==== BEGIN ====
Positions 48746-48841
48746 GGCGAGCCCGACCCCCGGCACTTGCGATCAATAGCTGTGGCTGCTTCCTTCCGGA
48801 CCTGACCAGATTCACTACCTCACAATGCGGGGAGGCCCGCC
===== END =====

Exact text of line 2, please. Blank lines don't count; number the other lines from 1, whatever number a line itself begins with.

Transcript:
48746 GGCGAGCCCGACCCCCGGCACTTGCGATCAATAGCTGTGGCTGCTTCCTTCCGGA